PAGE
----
Credibility and Trust

Policymakers, scientists, and journalists have worried for years about declining public trust in their institutions. Are new technologies like social media contributing to this decline, or are they convenient scapegoats for broader forces in society? We discuss research on how  populist politics and other anti-elite, anti-institutional movements are intersecting with declining public trust and the rise of alternative epistemologies. 

Live Research Review

Forthcoming

This Live Research Review is scheduled for publication in the coming months. In the meantime, you can find articles related to this topic in our Citation Library.

Teaching & Learning

Explore course modules, handouts, teaching tools and syllabi about dis- and misinformation.

Latest News on Credibility and Trust

By now, you may have heard that Trump’s Department of Justice secretly seized the phone records of journalists working for The New York Times, CNN, and The Washington Post, in the hopes of revealing their sources and stopping leaks to the press. But the NYT is now reporting that Trump didn’t stop at journalists — […]

Nigeria’s telecom companies had officially blocked Twitter, and the attorney general vowed to prosecute those who found a way to use it, but Editi Effiong kept posting. “Silence is the enemy,” he tweeted Sunday to his 139,000 followers. The marketing executive in the country’s commercial capital, Lagos, understood the risk. This was no anonymous protest, […]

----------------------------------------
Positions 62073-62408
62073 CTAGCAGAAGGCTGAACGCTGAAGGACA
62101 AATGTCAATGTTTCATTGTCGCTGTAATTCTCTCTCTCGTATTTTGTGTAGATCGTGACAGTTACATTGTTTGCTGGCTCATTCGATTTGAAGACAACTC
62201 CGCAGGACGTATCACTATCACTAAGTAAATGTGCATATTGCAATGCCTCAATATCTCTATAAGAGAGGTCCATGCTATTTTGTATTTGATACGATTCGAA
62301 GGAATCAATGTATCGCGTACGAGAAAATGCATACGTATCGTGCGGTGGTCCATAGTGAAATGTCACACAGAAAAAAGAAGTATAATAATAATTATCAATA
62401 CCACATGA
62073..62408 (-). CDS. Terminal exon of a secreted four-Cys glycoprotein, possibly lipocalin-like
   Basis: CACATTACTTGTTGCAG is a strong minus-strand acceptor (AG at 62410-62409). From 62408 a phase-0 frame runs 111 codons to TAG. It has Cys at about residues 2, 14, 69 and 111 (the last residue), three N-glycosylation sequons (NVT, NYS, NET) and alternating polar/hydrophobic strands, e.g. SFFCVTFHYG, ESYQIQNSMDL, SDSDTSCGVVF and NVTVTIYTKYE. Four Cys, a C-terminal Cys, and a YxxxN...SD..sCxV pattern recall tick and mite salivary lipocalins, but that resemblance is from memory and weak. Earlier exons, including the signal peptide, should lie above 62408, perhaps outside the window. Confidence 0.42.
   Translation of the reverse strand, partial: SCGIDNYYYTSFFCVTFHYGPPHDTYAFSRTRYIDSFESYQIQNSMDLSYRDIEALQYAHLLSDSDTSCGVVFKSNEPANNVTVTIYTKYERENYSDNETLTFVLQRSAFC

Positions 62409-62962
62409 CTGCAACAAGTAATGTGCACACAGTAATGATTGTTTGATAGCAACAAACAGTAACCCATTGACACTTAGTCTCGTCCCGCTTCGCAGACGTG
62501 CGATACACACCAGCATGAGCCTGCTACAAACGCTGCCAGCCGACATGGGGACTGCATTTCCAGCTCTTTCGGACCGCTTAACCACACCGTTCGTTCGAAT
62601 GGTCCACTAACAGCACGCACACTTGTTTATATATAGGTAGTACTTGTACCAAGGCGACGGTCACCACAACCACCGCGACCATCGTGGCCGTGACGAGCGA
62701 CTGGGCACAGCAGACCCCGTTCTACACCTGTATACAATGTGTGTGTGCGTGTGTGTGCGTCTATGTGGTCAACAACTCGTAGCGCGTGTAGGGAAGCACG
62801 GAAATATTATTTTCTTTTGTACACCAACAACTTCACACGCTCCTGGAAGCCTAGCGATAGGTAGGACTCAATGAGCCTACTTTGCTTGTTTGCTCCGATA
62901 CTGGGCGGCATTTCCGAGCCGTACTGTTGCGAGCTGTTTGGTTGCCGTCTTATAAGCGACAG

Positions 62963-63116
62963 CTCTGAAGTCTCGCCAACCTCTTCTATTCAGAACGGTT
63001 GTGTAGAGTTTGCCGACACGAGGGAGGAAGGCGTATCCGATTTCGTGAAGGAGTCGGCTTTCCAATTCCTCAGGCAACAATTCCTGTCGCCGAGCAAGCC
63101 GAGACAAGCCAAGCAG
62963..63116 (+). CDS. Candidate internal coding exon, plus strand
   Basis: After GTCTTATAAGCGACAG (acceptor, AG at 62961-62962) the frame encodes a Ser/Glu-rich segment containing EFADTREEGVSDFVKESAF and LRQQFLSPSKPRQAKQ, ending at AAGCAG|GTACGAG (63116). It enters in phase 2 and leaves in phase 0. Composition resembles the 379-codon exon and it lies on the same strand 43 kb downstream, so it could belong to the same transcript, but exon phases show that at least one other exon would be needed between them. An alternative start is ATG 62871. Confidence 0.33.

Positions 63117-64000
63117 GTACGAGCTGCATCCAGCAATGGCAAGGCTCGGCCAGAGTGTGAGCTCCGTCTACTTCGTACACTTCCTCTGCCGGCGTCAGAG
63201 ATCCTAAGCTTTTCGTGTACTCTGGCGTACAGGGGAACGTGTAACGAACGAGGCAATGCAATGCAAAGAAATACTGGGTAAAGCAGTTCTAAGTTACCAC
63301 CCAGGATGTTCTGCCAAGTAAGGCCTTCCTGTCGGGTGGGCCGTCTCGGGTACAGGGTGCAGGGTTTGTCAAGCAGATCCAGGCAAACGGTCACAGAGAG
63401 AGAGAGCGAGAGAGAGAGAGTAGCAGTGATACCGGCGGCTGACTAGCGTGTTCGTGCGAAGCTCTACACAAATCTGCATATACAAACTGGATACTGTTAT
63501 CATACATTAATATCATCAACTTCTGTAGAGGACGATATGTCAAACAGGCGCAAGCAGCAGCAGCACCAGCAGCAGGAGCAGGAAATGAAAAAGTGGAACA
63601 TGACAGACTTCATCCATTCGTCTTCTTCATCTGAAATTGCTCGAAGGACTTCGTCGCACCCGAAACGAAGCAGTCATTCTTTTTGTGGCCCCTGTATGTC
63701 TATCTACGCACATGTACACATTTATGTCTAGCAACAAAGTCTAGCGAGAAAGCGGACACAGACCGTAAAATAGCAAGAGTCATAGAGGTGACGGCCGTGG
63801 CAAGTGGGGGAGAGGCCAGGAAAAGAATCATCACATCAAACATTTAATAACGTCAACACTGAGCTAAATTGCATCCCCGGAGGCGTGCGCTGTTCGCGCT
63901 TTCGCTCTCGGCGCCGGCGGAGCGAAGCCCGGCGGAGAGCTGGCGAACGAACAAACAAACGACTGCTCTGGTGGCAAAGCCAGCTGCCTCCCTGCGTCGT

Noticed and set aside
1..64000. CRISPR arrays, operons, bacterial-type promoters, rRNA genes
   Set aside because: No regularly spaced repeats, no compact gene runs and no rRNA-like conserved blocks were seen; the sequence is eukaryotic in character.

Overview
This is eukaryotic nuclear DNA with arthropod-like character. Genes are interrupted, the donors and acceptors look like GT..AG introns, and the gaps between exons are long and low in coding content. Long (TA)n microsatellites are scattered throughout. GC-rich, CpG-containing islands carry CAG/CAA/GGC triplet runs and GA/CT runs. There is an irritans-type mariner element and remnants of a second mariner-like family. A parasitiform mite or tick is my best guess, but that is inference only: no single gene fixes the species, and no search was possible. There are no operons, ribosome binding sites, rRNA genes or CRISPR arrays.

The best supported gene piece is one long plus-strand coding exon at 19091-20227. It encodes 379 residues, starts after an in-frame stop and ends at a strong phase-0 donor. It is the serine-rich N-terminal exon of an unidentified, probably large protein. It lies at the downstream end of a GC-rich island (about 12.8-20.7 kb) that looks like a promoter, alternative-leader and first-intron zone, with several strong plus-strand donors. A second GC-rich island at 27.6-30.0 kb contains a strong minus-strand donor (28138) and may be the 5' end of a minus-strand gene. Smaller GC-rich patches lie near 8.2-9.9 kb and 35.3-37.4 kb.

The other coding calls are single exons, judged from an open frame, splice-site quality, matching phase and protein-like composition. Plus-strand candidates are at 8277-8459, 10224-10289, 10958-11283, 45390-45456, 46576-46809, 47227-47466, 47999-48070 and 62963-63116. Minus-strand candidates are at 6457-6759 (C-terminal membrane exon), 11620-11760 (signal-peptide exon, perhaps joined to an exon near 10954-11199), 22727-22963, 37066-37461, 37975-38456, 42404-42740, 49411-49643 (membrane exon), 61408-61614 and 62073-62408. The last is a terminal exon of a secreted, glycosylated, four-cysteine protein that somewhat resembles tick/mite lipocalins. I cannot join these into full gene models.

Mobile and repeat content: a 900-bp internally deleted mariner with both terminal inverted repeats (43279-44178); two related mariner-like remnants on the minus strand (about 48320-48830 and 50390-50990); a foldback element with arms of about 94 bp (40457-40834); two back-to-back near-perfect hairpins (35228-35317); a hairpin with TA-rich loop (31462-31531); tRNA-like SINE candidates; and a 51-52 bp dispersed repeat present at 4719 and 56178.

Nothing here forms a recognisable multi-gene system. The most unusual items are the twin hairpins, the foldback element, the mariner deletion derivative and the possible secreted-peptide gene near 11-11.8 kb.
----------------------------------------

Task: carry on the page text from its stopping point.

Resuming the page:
After a young Associated Press journalist lost her job last month following online attacks, On the Media considers how bad faith campaigns against the media have become an effective weapon for the far right. Plus, should we cancel the word “cancel”? One journalist argues, yes, and one academic says, no. Plus, the origins of “cancelled” in […]

Last week, a report from the Reuters Institute for the Study of Journalism found that citizens in eight countries still largely rely on the mainstream news media for accurate information about COVID-19. It also found a correlation between those who use news outlets to get information about the ongoing vaccination campaigns and lower susceptibility to […]

Omar Neal had every reason to be skeptical. Here in Tuskegee, Alabama, where roadways are dotted with signs that read “Vaccinate Me. Stop the Spread”, the history of racist medical abuse weighs heavily. For four decades, between 1932 and 1972, the US government sponsored a biomedical study coercing 600 Black men, all sharecroppers, into a […]

Featured Scholars

Executive Director of First Draft News
Assistant Professor of Political Science at Syracuse University, Senior Research Associate at the Campbell Public Affairs Institute
Associate Professor in the School of Journalism and Mass Communication at the University of Wisconsin-Madison
University of Kansas